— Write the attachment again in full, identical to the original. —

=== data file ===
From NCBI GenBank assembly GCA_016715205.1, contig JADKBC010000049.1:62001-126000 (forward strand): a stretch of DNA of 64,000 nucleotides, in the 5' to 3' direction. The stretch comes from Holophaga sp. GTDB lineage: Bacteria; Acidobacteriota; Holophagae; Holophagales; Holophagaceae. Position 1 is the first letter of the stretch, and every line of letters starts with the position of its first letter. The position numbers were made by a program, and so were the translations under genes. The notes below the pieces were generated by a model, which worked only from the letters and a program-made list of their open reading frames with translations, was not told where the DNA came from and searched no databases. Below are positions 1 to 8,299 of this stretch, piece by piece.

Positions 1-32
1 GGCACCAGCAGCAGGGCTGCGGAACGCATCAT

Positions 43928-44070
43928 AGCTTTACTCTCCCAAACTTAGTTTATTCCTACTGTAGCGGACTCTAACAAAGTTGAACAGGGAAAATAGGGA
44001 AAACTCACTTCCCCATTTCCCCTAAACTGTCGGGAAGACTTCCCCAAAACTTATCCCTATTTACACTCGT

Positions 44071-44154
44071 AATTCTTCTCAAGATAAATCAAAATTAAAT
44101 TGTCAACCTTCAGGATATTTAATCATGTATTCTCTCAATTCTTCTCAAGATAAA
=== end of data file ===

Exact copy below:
From NCBI GenBank assembly GCA_016715205.1, contig JADKBC010000049.1:62001-126000 (forward strand): a stretch of DNA of 64,000 nucleotides, in the 5' to 3' direction. The stretch comes from Holophaga sp. GTDB lineage: Bacteria; Acidobacteriota; Holophagae; Holophagales; Holophagaceae. Position 1 is the first letter of the stretch, and every line of letters starts with the position of its first letter. The position numbers were made by a program, and so were the translations under genes. The notes below the pieces were generated by a model, which worked only from the letters and a program-made list of their open reading frames with translations, was not told where the DNA came from and searched no databases. Below are positions 1 to 8,299 of this stretch, piece by piece.

Positions 1-32
1 GGCACCAGCAGCAGGGCTGCGGAACGCATCAT

Positions 43928-44070
43928 AGCTTTACTCTCCCAAACTTAGTTTATTCCTACTGTAGCGGACTCTAACAAAGTTGAACAGGGAAAATAGGGA
44001 AAACTCACTTCCCCATTTCCCCTAAACTGTCGGGAAGACTTCCCCAAAACTTATCCCTATTTACACTCGT

Positions 44071-44154
44071 AATTCTTCTCAAGATAAATCAAAATTAAAT
44101 TGTCAACCTTCAGGATATTTAATCATGTATTCTCTCAATTCTTCTCAAGATAAA